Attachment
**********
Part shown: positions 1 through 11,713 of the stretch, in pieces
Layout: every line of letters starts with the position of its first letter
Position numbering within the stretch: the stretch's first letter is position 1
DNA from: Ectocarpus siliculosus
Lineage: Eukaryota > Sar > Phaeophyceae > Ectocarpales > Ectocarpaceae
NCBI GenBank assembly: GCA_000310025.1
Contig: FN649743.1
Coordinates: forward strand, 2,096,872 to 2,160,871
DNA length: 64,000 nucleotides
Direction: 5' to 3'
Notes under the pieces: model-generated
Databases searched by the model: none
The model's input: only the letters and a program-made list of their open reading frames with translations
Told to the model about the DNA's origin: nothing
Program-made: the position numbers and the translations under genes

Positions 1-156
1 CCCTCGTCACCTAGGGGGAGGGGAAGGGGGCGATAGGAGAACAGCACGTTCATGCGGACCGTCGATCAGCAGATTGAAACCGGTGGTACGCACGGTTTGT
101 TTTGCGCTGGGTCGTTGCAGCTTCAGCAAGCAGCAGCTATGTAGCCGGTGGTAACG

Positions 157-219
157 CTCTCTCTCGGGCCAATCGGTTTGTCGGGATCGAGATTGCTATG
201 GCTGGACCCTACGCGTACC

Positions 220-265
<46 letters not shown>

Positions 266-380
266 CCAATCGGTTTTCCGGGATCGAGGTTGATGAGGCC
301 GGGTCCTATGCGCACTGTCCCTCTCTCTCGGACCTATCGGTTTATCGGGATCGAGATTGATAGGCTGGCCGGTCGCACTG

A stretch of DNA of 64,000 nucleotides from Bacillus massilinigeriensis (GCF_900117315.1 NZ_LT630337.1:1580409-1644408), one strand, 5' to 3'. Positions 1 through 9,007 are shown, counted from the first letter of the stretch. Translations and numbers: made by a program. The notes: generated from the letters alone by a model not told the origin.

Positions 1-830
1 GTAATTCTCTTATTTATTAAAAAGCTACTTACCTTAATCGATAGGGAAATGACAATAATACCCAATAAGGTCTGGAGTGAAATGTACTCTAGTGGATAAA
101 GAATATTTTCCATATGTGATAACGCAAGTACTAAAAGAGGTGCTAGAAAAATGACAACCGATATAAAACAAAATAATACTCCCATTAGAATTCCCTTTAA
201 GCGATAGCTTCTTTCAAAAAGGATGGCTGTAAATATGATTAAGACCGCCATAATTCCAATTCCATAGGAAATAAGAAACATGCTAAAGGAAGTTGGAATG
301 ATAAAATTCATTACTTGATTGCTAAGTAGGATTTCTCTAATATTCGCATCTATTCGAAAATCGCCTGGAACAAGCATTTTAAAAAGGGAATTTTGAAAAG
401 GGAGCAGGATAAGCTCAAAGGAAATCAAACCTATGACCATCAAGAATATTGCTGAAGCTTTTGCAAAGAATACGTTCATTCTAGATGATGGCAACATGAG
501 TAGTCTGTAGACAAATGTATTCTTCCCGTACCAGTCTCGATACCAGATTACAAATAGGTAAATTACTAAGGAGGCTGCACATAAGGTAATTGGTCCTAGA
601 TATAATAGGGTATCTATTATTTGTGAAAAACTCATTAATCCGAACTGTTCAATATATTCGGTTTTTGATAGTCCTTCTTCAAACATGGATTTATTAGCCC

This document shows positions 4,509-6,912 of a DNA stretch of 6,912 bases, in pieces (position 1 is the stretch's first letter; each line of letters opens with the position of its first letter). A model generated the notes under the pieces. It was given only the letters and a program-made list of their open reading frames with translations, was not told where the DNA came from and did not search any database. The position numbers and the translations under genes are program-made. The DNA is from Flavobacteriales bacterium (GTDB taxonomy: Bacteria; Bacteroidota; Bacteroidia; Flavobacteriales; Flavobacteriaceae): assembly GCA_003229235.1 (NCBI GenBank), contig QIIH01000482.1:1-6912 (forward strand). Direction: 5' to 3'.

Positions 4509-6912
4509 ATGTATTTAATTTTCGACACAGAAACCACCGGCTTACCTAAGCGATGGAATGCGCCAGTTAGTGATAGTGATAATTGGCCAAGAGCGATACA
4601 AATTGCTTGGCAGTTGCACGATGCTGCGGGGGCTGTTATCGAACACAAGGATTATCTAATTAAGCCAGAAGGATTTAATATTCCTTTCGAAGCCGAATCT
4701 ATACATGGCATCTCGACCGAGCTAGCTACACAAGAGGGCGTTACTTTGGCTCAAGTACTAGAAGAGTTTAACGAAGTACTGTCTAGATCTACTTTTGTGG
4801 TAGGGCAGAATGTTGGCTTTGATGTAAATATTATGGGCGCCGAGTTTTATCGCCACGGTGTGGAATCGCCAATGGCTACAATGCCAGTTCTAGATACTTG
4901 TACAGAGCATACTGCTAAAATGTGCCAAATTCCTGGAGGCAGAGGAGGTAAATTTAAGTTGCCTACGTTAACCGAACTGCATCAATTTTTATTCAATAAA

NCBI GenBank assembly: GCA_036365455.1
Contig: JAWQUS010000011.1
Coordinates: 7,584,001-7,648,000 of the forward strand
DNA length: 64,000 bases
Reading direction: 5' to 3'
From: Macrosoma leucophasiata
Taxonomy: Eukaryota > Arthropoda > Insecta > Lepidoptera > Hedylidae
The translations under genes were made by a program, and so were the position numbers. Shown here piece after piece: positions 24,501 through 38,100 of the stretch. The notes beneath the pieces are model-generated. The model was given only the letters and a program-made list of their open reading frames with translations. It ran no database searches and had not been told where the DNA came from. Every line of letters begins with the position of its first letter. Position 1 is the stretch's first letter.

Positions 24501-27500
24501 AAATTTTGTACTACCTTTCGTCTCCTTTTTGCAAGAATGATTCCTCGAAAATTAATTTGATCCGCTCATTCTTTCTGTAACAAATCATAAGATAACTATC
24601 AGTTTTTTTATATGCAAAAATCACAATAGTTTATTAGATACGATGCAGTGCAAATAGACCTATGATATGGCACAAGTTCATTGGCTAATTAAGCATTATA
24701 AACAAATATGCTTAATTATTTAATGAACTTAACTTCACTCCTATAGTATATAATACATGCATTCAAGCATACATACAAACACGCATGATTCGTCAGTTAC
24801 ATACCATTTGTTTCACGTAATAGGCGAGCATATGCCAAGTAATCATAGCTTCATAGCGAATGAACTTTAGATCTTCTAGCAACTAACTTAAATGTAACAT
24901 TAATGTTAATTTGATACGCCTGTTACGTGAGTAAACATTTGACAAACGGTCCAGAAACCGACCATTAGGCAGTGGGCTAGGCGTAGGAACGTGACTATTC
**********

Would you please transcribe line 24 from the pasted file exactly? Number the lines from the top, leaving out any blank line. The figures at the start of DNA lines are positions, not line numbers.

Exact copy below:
Positions 266-380